“C’est horrible, les endives!”

For his 6th birthday, my son received a wonderful book in French called, “Emile et invisible.” This funny book follows Emile as he tries to avoid eating les endives for lunch by making himself invisible. Emile’s mother tries to make the bitter endives more palatable by smothering them in ham and gruyère, but he still isn’t convinced.

2014-03-08 10.26.28

Endive in Switzerland

According to the Union maraîchère suisse (Swiss vegetable union), the first endive in Switzerland was grown in 1909 in the Geneva region. That seemed relatively recent to me, until I learned about how endive is grown (in the dark) and how it started. The prevailing story of endive’s birth claims it was accidentally discovered by a Belgian farmer, who was storing chicory roots in his cellar. When he noticed the white buds growing from the thick roots, modern endive had arrived.

Today, about 80 percent of the Switzerland’s endive is grown in the canton of Vaud. In German-speaking Switzerland, you’ll find fresh endive used in salads, particularly during the winter months. Cooked endive is more common in French-speaking Switzerland, or Suisse romande, where we live. The process of cooking endive helps remove some of its bitter taste, which certainly helps, but unfortunately that means you lose its fresh crisp texture.

Before last week, I had very limited experience preparing endive. I typically ate them raw and in salads, most often with cheese and nuts. So, when I saw an easy recipe for braised endive in a French-cooking magazine that I could (hopefully) make dairy-free, I figured I would give it a try—even though my boys were less than thrilled.

I was happy with the result, and the recipe below is quick and easy—especially if you’re new to cooking endive and just want to try it out. Also, feel free to double the recipe, if you’re cooking for people who will actually eat it (this is not the case in my home just yet!).


Braised Endives à l’Orange

Recipe adapted from Saveurs magazine, N°208.

Serves 2-3 people.


4 heads of endive
1 tablespoon dairy-free margarine
1 orange (half for zest, all for juice)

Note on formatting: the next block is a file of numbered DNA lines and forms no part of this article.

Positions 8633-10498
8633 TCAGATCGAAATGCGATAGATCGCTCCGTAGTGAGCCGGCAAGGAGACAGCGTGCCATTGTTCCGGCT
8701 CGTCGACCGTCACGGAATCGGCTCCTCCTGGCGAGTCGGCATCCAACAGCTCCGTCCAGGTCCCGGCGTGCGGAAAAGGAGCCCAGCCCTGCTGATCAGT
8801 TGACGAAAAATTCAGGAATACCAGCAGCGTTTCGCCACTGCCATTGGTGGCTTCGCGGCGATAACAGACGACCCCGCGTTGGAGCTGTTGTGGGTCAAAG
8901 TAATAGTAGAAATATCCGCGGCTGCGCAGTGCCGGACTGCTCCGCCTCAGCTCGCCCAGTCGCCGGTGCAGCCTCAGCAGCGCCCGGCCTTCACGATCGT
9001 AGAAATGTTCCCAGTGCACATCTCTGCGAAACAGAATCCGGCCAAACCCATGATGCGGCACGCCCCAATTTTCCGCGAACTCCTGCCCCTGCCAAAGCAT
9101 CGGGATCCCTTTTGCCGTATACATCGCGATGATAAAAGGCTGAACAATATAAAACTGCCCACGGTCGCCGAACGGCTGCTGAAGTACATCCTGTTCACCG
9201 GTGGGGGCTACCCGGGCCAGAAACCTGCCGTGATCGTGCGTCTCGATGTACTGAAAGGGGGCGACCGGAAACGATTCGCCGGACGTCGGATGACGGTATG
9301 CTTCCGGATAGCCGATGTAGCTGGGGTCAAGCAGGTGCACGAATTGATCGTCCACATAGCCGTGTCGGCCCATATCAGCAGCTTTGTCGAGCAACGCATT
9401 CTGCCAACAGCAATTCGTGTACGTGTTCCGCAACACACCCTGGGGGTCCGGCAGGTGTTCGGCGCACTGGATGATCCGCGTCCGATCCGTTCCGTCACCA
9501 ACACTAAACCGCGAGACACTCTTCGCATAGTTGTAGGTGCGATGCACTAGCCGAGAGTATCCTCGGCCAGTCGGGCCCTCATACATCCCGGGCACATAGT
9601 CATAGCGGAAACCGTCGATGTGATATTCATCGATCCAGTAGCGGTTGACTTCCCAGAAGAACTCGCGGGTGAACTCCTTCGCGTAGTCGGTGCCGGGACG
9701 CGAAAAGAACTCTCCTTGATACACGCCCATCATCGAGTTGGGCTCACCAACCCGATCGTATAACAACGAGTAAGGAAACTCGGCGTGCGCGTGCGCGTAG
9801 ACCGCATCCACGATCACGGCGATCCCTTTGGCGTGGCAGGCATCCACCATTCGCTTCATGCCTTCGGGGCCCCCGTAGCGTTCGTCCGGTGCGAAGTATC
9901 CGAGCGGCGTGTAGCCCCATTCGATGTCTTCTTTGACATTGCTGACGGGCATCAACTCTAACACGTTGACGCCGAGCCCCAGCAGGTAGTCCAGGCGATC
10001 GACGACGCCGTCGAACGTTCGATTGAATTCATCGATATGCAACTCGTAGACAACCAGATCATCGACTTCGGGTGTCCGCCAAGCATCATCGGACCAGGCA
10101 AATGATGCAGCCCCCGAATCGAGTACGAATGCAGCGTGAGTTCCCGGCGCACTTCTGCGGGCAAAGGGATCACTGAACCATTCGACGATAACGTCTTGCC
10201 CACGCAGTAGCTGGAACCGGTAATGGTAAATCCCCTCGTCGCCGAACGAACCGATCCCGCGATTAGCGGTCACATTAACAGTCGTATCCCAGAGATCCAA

1 tablespoon of honey

1. Zest about half an orange, and squeeze the juice out of the whole thing. Whisk together half the orange juice with the zest and honey. Set aside, along with the reserved orange juice.

2. Remove outer leaves, if necessary from the endive. Rinse the endive in cold water. Slice off the stems, and then cut them in half, lengthwise.

3. Melt the dairy-free margarine in a large pan. Cook the endive over medium heat for about 3 minutes. Then, pour over the orange and honey mixture and cook the endive for another 10 minutes on medium to medium-low heat.

4. Pour over the remaining orange juice, add salt and pepper, and cook the endive for 5 minutes, so the sauce becomes slightly thickened. Serve immediately.

Similar to lentils, I’m hoping to discover some kid-friendly recipes for endive. How do you prepare this bitter vegetable? Cooked or raw?


2 thoughts on ““C’est horrible, les endives!”

  1. Stephanie says:

    I make a similar preparation, but in a salad. I slice them crosswise to make little strips, then add chopped apricots or clementine sections and toasted almonds (you can also use pine nuts, but those aren’t usually in my budget). Then I make a honey mustard dressing and toss it all up! We enjoy it, especially in winter when fresh salad is expensive.

    • H. Elise says:

      Hi Stephanie! I love this idea. Thanks so much for sharing it. We can’t do almonds or pine nuts b/c of allergies, but I can try it with toasted pumpkin seeds. Sounds wonderful. Hope all is well with you and your family. Many thanks, Heddi

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